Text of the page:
By Elton Gomes
For teaching positions in universities across India, acquiring a PhD degree will be compulsory from July 2021, as per an announcement made by Union Human Resource Development (HRD) minister Prakash Javadekar.
The government stated that those wishing to become an assistant professor will be eligible with a PhD or even a Master’s degree with NET. The highly debated system used to review teacher performance – the Academic Performance Indicator (API) – has been scrapped. The API will be replaced by a simplified teacher evaluation grading system that will help universities improve research output.
“The whole effort is to improve the quality of higher education and to attract and retain the best talent in the country. All the incentives of earlier regulations have been maintained, but the API for college teachers has been removed,” Javadekar told the media. He said he focused on the need to deliver better education to students, “Now college teachers would not have to mandatorily do research but will have to essentially concentrate and give better education to undergraduate students.”
The HRD minister further said that only PhD holders will be counted as new recruits, “New recruitment for universities will be only PhD holders. We have given time of three years. So from 2021, assistant professor (entry level position) will have to hold PhD degree.”
Javadekar added that Indian students with PhD degrees from top 500 universities abroad can also apply for teaching positions in universities and colleges. The new initiative will mark a distinction between college and university teachers. Promotion criteria in colleges will be more focused on teaching, while in universities, it will be more research oriented.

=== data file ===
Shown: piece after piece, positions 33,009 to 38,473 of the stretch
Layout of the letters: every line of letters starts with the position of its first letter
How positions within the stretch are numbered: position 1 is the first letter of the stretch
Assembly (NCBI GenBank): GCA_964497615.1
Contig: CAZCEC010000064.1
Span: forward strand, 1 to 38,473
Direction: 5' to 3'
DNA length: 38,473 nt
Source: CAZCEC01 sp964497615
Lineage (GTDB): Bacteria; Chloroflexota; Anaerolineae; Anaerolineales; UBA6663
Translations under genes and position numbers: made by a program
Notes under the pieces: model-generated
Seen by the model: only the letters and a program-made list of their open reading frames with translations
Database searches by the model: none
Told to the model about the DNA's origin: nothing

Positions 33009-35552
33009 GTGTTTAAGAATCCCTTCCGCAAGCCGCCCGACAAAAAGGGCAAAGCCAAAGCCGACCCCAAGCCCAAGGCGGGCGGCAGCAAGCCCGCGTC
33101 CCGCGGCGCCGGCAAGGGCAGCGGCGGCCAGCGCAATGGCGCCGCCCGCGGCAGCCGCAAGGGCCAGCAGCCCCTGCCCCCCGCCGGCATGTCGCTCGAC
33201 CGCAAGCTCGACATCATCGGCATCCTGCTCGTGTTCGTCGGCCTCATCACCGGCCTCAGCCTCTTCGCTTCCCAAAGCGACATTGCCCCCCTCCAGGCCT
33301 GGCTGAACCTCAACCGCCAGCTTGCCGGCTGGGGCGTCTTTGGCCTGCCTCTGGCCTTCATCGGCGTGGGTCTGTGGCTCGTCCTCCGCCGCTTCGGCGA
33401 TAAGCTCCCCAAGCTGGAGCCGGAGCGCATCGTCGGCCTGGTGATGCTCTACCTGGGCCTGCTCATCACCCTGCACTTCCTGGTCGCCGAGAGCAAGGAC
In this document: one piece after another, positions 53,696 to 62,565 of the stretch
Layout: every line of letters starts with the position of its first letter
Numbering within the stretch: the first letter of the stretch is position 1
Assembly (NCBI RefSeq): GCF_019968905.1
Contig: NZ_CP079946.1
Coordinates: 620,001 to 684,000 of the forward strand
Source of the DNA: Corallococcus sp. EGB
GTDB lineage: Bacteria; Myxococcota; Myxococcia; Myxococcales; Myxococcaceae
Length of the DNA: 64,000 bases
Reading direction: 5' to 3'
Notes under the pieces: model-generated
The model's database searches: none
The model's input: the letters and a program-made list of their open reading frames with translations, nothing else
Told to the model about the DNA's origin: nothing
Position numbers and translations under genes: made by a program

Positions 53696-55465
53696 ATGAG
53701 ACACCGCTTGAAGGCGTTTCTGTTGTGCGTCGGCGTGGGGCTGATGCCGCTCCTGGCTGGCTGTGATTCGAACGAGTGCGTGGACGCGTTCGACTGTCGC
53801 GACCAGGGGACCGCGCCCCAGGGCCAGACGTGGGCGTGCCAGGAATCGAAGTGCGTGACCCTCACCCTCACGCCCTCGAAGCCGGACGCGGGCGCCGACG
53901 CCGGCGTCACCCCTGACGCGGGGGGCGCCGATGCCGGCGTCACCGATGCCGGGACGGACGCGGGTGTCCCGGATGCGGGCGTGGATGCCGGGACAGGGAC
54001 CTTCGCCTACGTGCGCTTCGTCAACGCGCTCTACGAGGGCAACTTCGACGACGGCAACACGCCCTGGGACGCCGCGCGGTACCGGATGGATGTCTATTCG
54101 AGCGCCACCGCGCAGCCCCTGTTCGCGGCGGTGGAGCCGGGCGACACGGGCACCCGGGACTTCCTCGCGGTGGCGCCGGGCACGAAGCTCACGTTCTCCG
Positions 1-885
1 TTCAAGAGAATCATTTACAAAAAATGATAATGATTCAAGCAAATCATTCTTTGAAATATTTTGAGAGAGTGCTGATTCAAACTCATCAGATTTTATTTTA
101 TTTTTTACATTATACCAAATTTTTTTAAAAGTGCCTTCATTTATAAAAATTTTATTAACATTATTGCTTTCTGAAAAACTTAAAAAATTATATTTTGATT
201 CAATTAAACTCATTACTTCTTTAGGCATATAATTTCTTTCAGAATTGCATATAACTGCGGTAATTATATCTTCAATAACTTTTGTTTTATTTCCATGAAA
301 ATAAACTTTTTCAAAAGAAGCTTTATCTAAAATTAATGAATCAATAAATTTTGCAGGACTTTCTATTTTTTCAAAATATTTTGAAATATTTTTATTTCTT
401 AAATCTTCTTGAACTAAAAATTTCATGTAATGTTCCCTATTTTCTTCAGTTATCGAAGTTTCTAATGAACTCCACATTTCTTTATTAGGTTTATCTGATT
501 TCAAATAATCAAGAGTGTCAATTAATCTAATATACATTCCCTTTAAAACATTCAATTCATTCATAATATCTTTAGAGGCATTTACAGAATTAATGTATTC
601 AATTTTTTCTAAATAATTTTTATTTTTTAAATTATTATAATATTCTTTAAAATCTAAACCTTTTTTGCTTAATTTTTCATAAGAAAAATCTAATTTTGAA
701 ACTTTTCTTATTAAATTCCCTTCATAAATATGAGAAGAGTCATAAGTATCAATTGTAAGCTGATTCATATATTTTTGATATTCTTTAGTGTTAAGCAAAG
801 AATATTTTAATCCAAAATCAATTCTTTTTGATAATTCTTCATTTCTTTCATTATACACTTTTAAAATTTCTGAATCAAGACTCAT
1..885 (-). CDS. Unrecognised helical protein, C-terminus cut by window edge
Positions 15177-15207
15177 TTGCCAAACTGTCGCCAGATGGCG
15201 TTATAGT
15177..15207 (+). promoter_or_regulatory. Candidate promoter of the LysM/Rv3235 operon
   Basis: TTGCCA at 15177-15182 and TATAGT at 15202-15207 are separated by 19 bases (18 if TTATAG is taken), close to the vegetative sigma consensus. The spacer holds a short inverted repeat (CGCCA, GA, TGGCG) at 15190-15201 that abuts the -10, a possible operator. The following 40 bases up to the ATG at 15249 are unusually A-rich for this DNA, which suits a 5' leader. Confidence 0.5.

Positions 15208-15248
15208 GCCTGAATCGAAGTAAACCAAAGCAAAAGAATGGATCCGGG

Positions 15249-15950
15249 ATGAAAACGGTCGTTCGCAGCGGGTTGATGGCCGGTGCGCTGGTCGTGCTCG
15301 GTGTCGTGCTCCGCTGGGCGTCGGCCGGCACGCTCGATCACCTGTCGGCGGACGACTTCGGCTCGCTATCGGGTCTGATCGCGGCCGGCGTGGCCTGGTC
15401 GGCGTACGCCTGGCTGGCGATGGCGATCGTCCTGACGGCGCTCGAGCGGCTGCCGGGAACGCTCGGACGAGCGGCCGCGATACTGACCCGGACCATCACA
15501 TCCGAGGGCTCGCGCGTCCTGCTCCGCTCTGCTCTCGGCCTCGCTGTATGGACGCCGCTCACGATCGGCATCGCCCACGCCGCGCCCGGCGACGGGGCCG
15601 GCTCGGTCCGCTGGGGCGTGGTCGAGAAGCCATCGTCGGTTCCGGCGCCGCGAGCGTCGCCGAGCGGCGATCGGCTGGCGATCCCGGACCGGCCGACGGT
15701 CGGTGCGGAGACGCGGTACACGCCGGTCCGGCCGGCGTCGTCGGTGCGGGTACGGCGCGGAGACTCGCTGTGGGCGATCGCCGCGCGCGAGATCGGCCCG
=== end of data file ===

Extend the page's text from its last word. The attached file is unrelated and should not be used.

Measures to improve teaching in India
India has a huge problem in its current education system- the lack of well-qualified teachers. Delhi’s deputy chief minister Manish Sisodia said, “fundamental point we are missing in our education system is teachers’ education. The teachers’ education system is very bad in our country. That is our biggest sin.”
The lack of trained and well-qualified teachers can be attributed to the commercialisation of teacher training, whereby, up to 90% of teacher training takes place in the private sector, where standards are seemingly low. This has resulted in the shortage of teachers across universities and colleges.
A Hindustan Times report mentions that approximately 6,60,000 teachers in India require training. A shortage of competent teachers can also be seen from the result of the Teachers’ Eligibility Test of 2015, which was successfully completed by only 10% of candidates.
In an attempt to improve the quality of education, the government has developed a content depository for teachers to store teaching materials. The government believed that such a depository would improve the learning outcome in schools and it would also help curriculum publisher National Council of Education Research and Training update its curriculum.
The move to mandate a PhD degree for teachers might be a step in the right direction, but the government has to be wary of bogus degrees, which has become another huge problem plaguing the education sector in the country.
Elton Gomes is a staff writer at Qrius.
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